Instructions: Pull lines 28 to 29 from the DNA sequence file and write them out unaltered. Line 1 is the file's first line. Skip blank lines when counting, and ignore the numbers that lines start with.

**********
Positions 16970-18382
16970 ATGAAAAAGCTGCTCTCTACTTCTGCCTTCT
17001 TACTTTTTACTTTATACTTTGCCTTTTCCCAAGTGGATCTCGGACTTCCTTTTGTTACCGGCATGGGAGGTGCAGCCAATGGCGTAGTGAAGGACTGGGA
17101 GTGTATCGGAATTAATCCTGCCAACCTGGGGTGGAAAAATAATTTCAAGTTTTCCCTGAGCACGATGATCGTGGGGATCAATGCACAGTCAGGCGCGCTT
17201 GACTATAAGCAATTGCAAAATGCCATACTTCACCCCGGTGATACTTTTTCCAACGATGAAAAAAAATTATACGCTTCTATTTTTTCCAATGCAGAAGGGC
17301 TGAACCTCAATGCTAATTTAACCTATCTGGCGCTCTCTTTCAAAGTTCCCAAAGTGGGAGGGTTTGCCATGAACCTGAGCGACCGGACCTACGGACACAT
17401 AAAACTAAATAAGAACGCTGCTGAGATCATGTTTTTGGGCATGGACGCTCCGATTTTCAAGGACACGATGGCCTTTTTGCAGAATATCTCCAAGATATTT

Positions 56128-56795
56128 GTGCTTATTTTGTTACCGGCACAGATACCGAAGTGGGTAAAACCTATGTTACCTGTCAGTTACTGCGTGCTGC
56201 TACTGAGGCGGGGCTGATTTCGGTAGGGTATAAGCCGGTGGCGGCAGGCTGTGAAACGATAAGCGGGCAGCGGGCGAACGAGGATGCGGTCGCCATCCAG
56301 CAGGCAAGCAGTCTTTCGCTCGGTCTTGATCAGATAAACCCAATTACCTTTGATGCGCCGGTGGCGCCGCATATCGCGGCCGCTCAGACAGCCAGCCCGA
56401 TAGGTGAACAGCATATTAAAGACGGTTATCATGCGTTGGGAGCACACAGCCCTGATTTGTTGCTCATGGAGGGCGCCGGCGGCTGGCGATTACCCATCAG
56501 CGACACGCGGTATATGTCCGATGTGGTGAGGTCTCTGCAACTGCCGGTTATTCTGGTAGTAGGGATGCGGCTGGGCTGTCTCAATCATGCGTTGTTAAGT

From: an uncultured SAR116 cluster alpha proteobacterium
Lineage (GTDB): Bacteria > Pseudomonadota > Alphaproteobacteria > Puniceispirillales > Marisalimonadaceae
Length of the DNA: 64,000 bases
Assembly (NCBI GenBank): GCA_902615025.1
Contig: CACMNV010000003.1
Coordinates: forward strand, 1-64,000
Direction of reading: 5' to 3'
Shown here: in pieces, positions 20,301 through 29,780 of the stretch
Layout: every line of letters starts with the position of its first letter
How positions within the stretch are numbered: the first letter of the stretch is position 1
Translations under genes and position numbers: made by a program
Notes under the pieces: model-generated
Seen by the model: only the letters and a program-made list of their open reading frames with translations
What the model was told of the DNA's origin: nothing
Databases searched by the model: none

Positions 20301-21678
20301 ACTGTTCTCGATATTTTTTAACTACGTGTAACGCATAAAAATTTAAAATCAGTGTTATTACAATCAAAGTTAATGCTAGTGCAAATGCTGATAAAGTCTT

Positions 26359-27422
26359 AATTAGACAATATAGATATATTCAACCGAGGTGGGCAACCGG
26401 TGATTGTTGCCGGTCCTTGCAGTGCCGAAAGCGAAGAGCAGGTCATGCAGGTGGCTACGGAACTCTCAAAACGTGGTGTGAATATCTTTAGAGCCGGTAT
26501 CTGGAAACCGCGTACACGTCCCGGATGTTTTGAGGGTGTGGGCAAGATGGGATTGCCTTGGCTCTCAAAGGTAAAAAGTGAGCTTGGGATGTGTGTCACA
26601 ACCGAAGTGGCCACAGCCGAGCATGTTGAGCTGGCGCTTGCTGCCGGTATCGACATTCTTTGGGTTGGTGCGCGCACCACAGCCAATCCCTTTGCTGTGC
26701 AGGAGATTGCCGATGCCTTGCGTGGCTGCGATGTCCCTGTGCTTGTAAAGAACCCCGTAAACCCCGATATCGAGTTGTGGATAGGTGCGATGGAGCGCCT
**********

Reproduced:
Databases searched by the model: none

Positions 20301-21678